Gamesir VX2 Review

Manufacturer: Gamesir
Where to Buy: Amazon (Affiliate Link)

RRP: £129.99/$149.99

Console gamers have long be derided by PC playing counterparts when it comes to FPS titles. They bemoan to lack of finesse possible via the dual analogue set up, and lord over us just how accurate and intuitive a mouse and keyboard set up is. While I’ve dabbled in the past with K&M here and there, I’ve always fallen on the side of controller for its comfort and ease of use (plus, watching high level Halo or COD players on controller is a strong argument that there really isn’t that much disparity). Modern consoles have slowly adopted a more flexible approach though, with some titles supporting K&M support should you wish, but the list is fairly small. In the age of cross platform play though, it’s conceivable that some may feel left behind when playing, for example, COD:Warzone against PC players. This is something that the Gamesir VX2 looks to address, but will it have you head-shotting with the best of ‘em?

First impressions are solid. It’s a bit bigger than I imagined it would be, though no bigger than a standard size keyboard – well, the left half of it! It’s got a good weight too, so there are no worries about it sliding about the place while you’re playing. The finish on the casing and surrounds is perfectly smooth, but not in a slippery way; rather, it just feels nice to rest the arm on, even without a sleeve. The mechanical keys have a satisfying click to them, and enough travel to prevent accidental presses, while not being so high that any action feels delayed. A little nub to the bottom right fills in d-pad duty, though can also be used as an analogue stick should you desire. There are various indicators along the top of the unit to signify each function, such as controller connectivity, Bluetooth, and battery level, while a solid feeling power switch is recessed to the left side of the unit preventing accidental touches. Charging is taken care of via a USB-C connection, though in the weeks I’ve had it I’ve only had to charge it twice despite almost daily use.

The accompanying mouse feels solid too; the honeycomb-like design may look like it would feel weird under the hand, but in reality there’s no such issue. A pair of thumb click buttons rest on the side, and a smaller button just below the mouse wheel allows us to change the sensitivity on the fly. It’s wired into the Gamesir VX2 unit, with the cable itself a nice fabric covering rather than the rubbery cable I’d usually expect. All in all, it’s a lovely looking bit of kit, especially when powered on – I’m a bit of a sucker for backlights in things like this and the keyboard has several presets to choose from, while the mouse can be cycled through too for a large range of colour schemes.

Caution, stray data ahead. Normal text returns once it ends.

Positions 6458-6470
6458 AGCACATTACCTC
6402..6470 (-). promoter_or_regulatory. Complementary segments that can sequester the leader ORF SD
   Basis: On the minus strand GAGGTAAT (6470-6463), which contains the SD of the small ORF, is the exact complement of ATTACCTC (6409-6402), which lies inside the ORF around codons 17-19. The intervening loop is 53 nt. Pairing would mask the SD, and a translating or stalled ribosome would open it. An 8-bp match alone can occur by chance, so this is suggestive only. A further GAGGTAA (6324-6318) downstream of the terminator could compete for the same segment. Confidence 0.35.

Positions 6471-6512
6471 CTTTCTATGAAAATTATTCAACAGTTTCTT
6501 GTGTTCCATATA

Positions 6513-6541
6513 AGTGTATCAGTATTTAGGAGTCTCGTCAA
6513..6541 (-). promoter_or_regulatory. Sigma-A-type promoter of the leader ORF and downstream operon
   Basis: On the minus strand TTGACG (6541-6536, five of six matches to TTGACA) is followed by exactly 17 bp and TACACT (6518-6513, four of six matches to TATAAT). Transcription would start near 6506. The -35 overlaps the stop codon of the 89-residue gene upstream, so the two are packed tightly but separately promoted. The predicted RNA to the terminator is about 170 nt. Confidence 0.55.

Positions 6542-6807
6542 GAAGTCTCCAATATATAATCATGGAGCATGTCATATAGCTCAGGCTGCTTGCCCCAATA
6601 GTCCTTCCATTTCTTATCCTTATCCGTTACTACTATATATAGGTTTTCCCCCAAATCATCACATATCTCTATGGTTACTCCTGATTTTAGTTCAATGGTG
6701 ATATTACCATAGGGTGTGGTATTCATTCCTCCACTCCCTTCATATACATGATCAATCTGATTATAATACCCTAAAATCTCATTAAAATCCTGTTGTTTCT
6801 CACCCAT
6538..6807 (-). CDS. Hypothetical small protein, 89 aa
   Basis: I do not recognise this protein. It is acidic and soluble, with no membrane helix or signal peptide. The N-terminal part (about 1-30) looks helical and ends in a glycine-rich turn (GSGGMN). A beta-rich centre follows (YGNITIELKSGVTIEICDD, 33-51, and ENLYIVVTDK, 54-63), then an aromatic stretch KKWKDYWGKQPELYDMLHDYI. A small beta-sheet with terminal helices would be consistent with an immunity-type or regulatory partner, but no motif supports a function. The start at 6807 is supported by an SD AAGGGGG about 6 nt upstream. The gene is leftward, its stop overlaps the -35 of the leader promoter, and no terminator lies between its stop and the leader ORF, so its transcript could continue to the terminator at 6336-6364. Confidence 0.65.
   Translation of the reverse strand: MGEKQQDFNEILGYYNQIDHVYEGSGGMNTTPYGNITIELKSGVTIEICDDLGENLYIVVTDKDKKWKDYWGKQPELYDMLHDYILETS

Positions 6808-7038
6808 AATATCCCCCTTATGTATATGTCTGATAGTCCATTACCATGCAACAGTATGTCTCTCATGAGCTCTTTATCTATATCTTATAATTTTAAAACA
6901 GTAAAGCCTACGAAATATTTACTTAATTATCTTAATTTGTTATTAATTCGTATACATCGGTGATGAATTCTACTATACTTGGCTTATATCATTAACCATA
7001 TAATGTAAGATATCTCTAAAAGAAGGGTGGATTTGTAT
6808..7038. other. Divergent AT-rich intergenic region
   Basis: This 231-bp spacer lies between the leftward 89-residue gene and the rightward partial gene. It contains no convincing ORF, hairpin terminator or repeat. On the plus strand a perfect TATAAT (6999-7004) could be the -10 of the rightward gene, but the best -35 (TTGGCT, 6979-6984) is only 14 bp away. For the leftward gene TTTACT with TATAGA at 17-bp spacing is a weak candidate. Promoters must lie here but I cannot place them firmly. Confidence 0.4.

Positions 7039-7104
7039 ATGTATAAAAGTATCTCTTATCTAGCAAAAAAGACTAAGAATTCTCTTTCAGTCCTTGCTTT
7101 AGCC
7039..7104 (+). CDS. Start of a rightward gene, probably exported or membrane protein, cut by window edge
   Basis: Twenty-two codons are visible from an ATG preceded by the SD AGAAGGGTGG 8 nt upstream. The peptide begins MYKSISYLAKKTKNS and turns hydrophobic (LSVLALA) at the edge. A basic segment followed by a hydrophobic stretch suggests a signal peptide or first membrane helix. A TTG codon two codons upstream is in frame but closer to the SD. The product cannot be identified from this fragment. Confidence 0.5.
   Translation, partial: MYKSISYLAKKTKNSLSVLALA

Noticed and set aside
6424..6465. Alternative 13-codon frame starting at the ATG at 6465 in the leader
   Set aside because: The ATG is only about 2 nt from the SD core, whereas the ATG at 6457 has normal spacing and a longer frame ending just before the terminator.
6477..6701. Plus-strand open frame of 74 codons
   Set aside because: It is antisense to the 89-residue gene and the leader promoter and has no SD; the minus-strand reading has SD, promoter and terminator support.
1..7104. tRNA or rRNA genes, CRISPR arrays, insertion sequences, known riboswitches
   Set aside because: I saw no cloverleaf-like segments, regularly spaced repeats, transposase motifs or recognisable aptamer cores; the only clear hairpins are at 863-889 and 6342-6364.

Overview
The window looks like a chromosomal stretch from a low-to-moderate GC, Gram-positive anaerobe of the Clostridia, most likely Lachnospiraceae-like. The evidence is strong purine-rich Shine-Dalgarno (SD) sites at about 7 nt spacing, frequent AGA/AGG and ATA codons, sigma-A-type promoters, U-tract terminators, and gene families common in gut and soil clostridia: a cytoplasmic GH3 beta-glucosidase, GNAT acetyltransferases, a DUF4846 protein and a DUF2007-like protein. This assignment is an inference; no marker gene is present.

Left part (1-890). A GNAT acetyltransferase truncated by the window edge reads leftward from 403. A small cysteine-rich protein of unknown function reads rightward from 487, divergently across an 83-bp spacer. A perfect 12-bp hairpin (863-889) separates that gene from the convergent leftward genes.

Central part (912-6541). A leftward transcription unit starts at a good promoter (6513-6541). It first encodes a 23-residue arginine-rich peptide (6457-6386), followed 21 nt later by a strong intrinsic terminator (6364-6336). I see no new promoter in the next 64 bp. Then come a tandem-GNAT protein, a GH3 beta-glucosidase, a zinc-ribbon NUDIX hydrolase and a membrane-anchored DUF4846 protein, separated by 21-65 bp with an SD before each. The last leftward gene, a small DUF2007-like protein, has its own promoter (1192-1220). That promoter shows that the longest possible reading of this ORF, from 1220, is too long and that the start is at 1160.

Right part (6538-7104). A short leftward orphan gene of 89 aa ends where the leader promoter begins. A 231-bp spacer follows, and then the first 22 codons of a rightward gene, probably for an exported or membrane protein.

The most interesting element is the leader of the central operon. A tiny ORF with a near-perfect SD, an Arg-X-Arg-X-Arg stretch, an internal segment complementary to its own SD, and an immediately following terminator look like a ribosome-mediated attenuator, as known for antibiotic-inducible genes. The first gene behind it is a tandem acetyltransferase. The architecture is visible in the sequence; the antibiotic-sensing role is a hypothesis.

So, part of the premium price is certainly justified by its appearance, but naturally it’s all about the performance. Happily, for my money I think the rest of the price is more than justified here – provided you’re willing to put a bit of adjustment time in.

As mentioned above, some titles natively support K&M controls already, but the majority do not. Metro Exodus, for example, was preferable to me over standard controller, but that’s just one of a handful of titles that support it. The Gamesir VX2 operates in a different manner, and allows us to use it for any and all titles on the console, though some work better than others. It’s clearly focussed on FPS titles, and it’s great for those, but in theory this should allow for alternate control options across the board.

Setting it up is easy enough; a USB dongle is plugged into the console, which in turn is plugged into the micro-USB port on the top of the controller. Turn on the Gamesir VX2 and you’re ready to go. Simple. From there, we use WASD to replace the left analogue stick, while the space bar acts as A for selecting things. These feel in line with how a standard K&M would work, and – taking Apex Legends as our example game – allow us to move and jump around with ease. From there, it did take a little experimenting though to get used to button layouts. As far as I am aware, there are no titles that actively recognise the Gamesir VX2 – the console is still for all intents and purposes communicating with the controller – so customising the button layout isn’t the simplest of tasks. There is though a companion app available that lets us customise presets to be switched between with hotkeys, which is a nice touch.

At present, there are various “Official” presets for some of the biggest titles such as Fortnite, Gears 5, and COD: Warzone, but from digging through them they currently all seem to have the exact same layout. These can be customised extensively, though again it’s a little bit fiddly as we need to pair the Gamesir to our smartphone to do any customising which un-pairs it from the controller. If you really want to get into the nitty gritty of sensitivity or button layouts though it’s a nice touch. Perhaps players more familiar with K&M setups might get to grips with the layout more easily, but if you’re new to this set up there’s a definite learning curve. Once I got to grips with it mind, I must say that I don’t see myself going back to controller during my semi-regular Apex sessions anytime soon.